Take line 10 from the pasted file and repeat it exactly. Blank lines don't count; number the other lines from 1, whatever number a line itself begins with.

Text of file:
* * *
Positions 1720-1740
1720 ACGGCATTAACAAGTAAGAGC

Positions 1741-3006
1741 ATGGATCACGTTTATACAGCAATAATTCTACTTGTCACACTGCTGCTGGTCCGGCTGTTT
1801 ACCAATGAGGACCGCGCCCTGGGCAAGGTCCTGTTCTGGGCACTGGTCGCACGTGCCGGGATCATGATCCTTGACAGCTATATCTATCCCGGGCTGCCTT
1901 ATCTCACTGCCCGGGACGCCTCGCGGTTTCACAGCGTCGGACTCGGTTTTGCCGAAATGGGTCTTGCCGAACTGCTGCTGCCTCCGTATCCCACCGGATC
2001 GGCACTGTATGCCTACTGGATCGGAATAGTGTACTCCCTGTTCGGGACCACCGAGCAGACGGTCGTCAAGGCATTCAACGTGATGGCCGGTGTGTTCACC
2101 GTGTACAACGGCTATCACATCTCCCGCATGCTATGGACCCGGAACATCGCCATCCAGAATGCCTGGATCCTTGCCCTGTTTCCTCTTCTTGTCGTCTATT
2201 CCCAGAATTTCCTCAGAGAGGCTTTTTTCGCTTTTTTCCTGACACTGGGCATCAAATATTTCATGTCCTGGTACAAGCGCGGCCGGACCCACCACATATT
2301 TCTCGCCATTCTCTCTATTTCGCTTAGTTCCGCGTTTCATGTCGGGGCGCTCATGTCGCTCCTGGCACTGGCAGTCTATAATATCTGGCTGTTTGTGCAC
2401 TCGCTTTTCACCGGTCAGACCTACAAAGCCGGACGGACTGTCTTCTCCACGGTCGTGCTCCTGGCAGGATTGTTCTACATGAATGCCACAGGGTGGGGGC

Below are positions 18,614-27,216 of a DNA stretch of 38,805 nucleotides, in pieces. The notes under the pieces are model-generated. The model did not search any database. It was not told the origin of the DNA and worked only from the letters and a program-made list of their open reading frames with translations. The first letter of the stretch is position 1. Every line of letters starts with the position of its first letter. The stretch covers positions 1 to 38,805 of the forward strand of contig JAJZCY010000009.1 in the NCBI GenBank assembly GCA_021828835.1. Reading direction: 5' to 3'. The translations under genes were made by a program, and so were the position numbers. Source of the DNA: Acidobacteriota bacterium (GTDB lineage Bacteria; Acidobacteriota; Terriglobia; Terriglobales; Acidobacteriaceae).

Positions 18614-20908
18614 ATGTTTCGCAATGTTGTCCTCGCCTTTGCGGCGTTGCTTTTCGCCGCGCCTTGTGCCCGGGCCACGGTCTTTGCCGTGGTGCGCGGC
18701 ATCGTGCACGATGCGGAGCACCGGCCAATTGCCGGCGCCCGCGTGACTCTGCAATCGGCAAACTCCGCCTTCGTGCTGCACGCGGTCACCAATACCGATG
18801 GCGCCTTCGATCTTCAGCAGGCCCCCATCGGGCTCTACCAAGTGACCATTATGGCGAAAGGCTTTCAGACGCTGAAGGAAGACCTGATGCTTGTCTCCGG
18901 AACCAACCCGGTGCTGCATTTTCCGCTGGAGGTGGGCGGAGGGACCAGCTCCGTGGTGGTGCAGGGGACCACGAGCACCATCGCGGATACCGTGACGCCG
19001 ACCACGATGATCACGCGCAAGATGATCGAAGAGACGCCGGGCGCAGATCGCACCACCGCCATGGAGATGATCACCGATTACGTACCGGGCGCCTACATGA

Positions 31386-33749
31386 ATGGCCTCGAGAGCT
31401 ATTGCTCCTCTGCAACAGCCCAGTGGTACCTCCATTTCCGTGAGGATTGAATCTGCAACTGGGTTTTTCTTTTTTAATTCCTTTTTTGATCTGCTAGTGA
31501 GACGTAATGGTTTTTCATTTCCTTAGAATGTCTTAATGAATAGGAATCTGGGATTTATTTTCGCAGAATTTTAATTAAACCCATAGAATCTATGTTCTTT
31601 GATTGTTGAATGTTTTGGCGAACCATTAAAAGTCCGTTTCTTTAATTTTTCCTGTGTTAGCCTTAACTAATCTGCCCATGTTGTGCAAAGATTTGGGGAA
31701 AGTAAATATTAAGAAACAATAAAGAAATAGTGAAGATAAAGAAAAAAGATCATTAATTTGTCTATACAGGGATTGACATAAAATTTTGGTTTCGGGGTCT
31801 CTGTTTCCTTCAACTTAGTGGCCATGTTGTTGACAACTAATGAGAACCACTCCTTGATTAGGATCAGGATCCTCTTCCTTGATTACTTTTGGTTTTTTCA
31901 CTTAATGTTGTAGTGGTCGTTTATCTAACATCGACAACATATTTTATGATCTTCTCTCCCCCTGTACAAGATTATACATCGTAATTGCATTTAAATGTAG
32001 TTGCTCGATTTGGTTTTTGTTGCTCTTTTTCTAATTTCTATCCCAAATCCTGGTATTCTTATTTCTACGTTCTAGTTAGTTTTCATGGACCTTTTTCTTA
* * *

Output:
2301 TCTCGCCATTCTCTCTATTTCGCTTAGTTCCGCGTTTCATGTCGGGGCGCTCATGTCGCTCCTGGCACTGGCAGTCTATAATATCTGGCTGTTTGTGCAC